After spending three years working to become a Missouri Tiger, Beau Viehmann earned his teammates’ respect through hard work and determination in his first two seasons as a Tiger.
That work paid off when his teammates named him as a team captain during the spring alongside Brad Smith, James Kinney and Atiyyah Ellison.
When Martin Rucker started at tight end for Missouri against Arkansas State, he did so with no previous experience.
Although some might succumb to nervousness in their first college game, Rucker played undaunted, scoring a touchdown on the first pass thrown to him.
When Xzavie Jackson first arrived at Missouri’s 2003 preseason practices, he was a nuisance.
“Almost all freshmen have a big head. I’m not going to lie,” Jackson said. “I had kind of a big head when I came in here, and if you’re already in the program, you’re going to think, ‘This freshman isn’t going to do what he says.’”
There would have been some tense moments at home if Ball State quarterback Joey Lynch had chosen another school.
Bill Lynch, Joey Lynch’s father and former Ball State coach, recruited his son out of Delta High in Muncie, Ind., to join older brother Billy as the third member of the family to be part of the Cardinals’ football program.
ASHLAND — Volunteers are working overtime to prepare for Southern Boone High School’s first home varsity football game tonight.
At 7 p.m., the Eagles (0-2) kick off against Missouri Military Academy in the small town 10 miles south of Columbia.
Because Missouri previously played Thursday, it has had an extra two days to let the sick feeling of loss sink in.
“It won’t be gone for me until I get another win, beat another team,” wide receiver Thomson Omboga said. “I would think about it all week.”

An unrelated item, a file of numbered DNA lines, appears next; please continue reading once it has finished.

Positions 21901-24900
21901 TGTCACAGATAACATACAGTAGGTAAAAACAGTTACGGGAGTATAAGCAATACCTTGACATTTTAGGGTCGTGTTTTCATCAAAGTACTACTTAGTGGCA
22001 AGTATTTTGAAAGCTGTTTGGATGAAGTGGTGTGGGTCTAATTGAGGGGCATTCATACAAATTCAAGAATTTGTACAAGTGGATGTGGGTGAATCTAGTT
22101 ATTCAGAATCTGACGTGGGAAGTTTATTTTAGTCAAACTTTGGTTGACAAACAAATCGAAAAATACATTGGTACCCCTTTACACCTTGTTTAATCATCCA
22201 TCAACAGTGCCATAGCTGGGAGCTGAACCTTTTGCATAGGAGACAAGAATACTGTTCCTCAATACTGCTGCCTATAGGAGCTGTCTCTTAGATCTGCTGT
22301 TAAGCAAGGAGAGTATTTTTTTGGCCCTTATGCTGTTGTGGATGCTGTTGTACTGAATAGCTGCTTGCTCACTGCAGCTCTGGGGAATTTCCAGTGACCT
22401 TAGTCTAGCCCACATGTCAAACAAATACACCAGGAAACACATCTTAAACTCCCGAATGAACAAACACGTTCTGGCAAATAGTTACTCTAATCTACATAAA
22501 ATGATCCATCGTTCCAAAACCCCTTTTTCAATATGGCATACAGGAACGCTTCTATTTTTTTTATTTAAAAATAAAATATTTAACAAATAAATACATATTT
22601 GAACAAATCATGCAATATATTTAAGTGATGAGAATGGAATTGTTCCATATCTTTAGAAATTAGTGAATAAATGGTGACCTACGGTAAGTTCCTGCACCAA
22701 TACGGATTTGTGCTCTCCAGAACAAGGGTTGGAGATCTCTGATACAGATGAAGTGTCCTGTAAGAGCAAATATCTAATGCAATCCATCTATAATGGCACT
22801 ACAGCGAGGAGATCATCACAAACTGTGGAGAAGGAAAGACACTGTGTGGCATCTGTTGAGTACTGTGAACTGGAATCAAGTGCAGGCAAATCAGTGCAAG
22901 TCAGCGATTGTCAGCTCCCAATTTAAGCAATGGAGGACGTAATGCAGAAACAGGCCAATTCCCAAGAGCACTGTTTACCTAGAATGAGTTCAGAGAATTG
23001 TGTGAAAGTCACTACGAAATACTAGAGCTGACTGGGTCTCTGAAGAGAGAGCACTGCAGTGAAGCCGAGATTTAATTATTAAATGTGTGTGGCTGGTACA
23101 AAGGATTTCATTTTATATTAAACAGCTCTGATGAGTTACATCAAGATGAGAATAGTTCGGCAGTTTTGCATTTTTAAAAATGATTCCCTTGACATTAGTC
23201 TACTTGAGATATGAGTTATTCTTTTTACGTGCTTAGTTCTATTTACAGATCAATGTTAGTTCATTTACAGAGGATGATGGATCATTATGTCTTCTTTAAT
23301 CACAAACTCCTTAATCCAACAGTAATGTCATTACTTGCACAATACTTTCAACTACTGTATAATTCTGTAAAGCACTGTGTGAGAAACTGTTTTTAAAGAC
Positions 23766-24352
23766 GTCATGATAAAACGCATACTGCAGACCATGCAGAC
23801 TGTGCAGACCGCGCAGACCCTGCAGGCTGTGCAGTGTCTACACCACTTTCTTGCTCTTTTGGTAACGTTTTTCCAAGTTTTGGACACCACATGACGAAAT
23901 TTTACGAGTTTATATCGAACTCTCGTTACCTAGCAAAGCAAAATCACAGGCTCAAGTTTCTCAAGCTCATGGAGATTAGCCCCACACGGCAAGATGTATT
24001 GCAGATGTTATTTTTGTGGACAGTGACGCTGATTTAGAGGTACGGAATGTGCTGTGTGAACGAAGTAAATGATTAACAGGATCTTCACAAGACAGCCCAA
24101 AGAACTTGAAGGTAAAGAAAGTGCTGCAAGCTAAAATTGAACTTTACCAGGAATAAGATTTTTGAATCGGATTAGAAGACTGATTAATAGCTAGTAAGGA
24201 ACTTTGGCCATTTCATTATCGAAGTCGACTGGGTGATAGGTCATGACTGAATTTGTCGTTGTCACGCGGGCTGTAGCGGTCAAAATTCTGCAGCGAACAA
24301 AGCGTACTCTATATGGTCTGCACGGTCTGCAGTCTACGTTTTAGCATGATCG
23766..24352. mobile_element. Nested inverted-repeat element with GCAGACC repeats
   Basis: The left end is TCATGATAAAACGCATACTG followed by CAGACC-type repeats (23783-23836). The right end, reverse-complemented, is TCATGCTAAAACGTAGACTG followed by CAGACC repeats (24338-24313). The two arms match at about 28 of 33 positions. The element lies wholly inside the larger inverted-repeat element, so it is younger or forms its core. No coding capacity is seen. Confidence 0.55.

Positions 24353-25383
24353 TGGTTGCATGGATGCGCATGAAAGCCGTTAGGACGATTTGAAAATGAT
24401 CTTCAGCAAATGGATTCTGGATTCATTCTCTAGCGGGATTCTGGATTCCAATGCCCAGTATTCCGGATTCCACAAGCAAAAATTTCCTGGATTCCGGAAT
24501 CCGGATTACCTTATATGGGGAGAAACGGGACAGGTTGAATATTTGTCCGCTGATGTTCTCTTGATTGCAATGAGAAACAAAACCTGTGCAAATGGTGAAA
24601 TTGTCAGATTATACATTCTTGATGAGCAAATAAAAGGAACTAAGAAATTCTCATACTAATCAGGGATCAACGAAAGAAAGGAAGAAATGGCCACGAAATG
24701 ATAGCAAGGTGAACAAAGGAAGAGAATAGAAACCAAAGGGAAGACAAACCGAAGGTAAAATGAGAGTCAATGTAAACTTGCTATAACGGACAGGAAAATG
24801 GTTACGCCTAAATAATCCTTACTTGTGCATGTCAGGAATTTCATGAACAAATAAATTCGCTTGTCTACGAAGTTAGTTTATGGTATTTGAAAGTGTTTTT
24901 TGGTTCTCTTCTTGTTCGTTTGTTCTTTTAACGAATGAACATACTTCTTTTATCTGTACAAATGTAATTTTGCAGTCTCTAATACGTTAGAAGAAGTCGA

Hickman pitcher Stefani Worley has learned to appreciate a victory because they haven’t been coming too often.
Hickman entered Tuesday night’s game against Rock Bridge with a 1-10 record, but after a strong offensive outburst, doubled its season win total with a 6-4 victory at Rock Bridge Field.
The Rock Bridge Bruins have more than one quarterback to worry about when they play the Liberty Blue Jays at William Jewell College at 7 tonight.
They have to worry about two.
At the end of his sophomore year, Ryan Nesbitt knew he desperately wanted to get on the field wearing a varsity uniform but wasn’t quite sure how that would ever happen.
Lacking the blazing speed of a cornerback or the brute strength of a middle linebacker, Nesbitt needed to find some other way to earn a starting spot. He sought out the nearest advicehe could.
Despite a loss to Nebraska on Wednesday, the Missouri volleyball team called the night a success because of a number of bright spots. One of the brightest was serving.
The No. 8 Huskers beat MU 3-0 (30-27, 30-24, 31-29) in Lincoln, Neb., but the Tigers hung around in every game with a top-10 team on the road partly because they served better than their opponent.